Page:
Strange but True(Part 3)
Posted by Anonymous on June 30, 1998 at 00:22:10:

Extracted from US news papers:

Sherri Lynn Rossi was hit in the head more than 20 times with a blunt object and left covered in
blood and in a coma on the side of a road, according to doctors in Pittsburgh in June. When she came
out of the coma, she identified her attacker as her husband, Richard A. Rossi Jr., pastor of the
local, independent, charismatic First Love Church. Richard Rossi denied the charge, insisting that
the hijacker must have been a man who looked like him and had a car like his, and that it was "very
possible, oh, yes" that his wife's attacker was Satan in human form. In October, Sherri Lynn Rossi
abruptly withdrew her accusation, and concurred that her attacker might have been a demon in human
New York city police arrested the city's most notorious traffic scofflaw, Leroy Linen, 41, in
November. He had inadvertently given them his real name when he was stopped for having only a crudely
hand-lettered "licence plate" on his car. Linen's driver's licence has been suspended 633 times since
1990. When police entered his name into their computer, it took an hour and 45 minutes to print out
all of his traffic violations. Still at large in the city are 340 others whose licences have been
suspended more than 100 times.
Among the Republicans swept into office in November was Steve Mansfield, elected to Texas' highest
court that handles criminal appeals. Among Mansfield's pre-election lies or exaggerations (freely
admitted in a post-election interview in the publication Texas Lawyer) were his claim of vast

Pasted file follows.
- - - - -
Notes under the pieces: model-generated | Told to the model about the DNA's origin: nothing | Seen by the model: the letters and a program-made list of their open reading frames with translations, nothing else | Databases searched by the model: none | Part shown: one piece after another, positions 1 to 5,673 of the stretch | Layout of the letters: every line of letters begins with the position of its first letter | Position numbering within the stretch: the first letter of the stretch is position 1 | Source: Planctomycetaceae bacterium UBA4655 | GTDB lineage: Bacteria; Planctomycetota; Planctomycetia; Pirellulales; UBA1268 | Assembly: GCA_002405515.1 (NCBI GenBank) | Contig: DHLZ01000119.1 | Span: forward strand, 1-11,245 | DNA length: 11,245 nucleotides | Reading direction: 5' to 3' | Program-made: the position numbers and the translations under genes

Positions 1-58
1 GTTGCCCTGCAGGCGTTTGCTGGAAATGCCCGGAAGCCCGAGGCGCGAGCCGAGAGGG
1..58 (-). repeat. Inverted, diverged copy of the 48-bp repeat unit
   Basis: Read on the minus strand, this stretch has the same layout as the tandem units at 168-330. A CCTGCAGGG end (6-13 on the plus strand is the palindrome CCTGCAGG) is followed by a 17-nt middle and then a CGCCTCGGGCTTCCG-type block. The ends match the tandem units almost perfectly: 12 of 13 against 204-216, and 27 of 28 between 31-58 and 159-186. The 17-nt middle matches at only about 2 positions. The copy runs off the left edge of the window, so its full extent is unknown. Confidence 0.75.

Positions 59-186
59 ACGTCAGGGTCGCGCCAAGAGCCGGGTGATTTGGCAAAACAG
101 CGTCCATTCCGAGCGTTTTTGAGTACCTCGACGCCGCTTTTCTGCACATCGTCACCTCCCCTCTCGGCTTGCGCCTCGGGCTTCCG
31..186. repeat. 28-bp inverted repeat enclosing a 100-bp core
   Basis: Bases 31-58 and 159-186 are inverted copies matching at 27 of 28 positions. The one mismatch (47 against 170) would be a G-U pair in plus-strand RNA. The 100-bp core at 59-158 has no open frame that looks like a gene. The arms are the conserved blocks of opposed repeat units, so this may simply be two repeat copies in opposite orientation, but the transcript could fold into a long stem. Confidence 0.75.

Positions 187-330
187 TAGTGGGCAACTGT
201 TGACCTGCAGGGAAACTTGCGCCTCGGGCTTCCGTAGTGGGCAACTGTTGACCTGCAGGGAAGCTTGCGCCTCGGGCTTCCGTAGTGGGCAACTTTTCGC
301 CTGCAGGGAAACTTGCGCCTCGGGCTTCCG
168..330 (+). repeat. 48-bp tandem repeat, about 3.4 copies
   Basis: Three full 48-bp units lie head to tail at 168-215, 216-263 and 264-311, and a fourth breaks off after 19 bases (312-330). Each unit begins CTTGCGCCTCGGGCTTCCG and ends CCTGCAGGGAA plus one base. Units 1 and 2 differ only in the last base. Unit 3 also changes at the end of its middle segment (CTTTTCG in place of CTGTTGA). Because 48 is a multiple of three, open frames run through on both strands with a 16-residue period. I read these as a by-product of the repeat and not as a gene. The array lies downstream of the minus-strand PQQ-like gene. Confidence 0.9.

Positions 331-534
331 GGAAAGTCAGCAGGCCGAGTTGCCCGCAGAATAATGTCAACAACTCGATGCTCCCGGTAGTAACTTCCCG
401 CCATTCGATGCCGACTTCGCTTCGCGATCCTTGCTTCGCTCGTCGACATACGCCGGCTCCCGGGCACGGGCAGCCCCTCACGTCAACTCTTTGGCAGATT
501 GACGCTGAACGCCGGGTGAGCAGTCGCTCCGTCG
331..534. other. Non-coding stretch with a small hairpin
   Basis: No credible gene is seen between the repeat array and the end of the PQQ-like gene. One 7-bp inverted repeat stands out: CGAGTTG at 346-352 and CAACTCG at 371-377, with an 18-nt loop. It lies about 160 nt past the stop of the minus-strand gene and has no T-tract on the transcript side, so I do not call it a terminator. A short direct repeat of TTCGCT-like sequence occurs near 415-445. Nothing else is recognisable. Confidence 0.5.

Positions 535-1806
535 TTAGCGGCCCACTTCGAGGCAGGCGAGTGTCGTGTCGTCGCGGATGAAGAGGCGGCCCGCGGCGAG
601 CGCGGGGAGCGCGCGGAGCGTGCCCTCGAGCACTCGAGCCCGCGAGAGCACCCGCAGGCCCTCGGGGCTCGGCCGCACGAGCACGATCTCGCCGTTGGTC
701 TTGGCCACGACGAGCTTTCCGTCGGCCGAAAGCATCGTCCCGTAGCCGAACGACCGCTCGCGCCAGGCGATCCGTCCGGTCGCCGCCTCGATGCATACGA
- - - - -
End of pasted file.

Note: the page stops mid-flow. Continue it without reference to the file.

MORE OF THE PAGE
criminal-court experience (he is an insurance and tax lawyer), that he was born in Texas (actually,
Massachusetts), that he dated a woman "who died" (she is still alive), and that he had "appeared" in
courts in Illinois (never) and Florida (advised a friend of his, but not as a lawyer). Mansfield also
said he lived in Houston as a kid, but when a reporter asked if that was a lie, Mansfield admitted it
was. Mansfield called those and other instances "puffery" and "exaggerations," and said he would stop
doing that now that he is one of the highest-ranking judges in Texas.
A judge in Santa Ana suspended a murder trial in September for one day so that a juror could get
medical help after she mistook nail adhesive for contact lens cleaner and glued her eye shut during a
In Kirkland, Wash., a 30-year-old man on a motorcycle, who said he wanted to test a radar sign that
measures vehicle speed, raced toward the sign and watched it rise to "59" mph. However, the man then
smashed into the sign; he was taken to Evergreen Hospital Medical Center with numerous cuts and
On a sanctuary off the coast of Mauritius, England's Jersey Wildlife Preservation Trust has run
breeding programs for seriously endangered species, including the extremely rare Mauritius kestrel
falcon and Mauritius pink pigeon. In October, the trust announced that one of the falcons had swooped
down and eaten one of the pigeons.
Three cows at the University of Missouri Forage Systems Research Centre have been surgically equipped
with "portholes," the Brookfield News Bulletin reported in June. Twice a week, animal science
students reach into a cow's stomach, remove the contents, send the cow out to graze, then recheck the
stomach's contents when the cow returns. The cows don't seem to mind the procedure. "They just stand